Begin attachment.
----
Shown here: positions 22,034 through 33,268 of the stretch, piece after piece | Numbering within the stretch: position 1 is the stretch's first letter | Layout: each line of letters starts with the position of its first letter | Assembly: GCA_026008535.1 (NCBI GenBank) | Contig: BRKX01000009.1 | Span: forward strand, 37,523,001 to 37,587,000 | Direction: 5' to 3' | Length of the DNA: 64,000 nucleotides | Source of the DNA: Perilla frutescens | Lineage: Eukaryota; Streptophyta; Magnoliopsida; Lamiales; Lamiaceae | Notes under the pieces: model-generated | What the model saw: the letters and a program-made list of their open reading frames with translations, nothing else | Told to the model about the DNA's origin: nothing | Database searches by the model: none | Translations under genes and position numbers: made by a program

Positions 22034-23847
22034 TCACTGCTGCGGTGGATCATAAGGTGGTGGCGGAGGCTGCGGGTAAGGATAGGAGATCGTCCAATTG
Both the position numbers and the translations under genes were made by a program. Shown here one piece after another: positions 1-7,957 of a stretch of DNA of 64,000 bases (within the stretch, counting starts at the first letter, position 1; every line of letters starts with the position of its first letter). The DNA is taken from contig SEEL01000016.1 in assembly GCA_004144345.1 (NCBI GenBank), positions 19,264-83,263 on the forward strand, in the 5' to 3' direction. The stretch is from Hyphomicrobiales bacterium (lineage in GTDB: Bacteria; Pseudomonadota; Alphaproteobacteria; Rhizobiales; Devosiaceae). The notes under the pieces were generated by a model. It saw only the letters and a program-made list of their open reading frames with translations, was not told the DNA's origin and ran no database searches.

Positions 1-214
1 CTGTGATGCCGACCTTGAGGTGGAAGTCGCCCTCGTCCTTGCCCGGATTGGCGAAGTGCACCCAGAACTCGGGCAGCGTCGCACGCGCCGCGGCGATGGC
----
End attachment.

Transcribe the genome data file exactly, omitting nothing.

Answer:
Shown here: positions 22,034 through 33,268 of the stretch, piece after piece | Numbering within the stretch: position 1 is the stretch's first letter | Layout: each line of letters starts with the position of its first letter | Assembly: GCA_026008535.1 (NCBI GenBank) | Contig: BRKX01000009.1 | Span: forward strand, 37,523,001 to 37,587,000 | Direction: 5' to 3' | Length of the DNA: 64,000 nucleotides | Source of the DNA: Perilla frutescens | Lineage: Eukaryota; Streptophyta; Magnoliopsida; Lamiales; Lamiaceae | Notes under the pieces: model-generated | What the model saw: the letters and a program-made list of their open reading frames with translations, nothing else | Told to the model about the DNA's origin: nothing | Database searches by the model: none | Translations under genes and position numbers: made by a program

Positions 22034-23847
22034 TCACTGCTGCGGTGGATCATAAGGTGGTGGCGGAGGCTGCGGGTAAGGATAGGAGATCGTCCAATTG
Both the position numbers and the translations under genes were made by a program. Shown here one piece after another: positions 1-7,957 of a stretch of DNA of 64,000 bases (within the stretch, counting starts at the first letter, position 1; every line of letters starts with the position of its first letter). The DNA is taken from contig SEEL01000016.1 in assembly GCA_004144345.1 (NCBI GenBank), positions 19,264-83,263 on the forward strand, in the 5' to 3' direction. The stretch is from Hyphomicrobiales bacterium (lineage in GTDB: Bacteria; Pseudomonadota; Alphaproteobacteria; Rhizobiales; Devosiaceae). The notes under the pieces were generated by a model. It saw only the letters and a program-made list of their open reading frames with translations, was not told the DNA's origin and ran no database searches.

Positions 1-214
1 CTGTGATGCCGACCTTGAGGTGGAAGTCGCCCTCGTCCTTGCCCGGATTGGCGAAGTGCACCCAGAACTCGGGCAGCGTCGCACGCGCCGCGGCGATGGC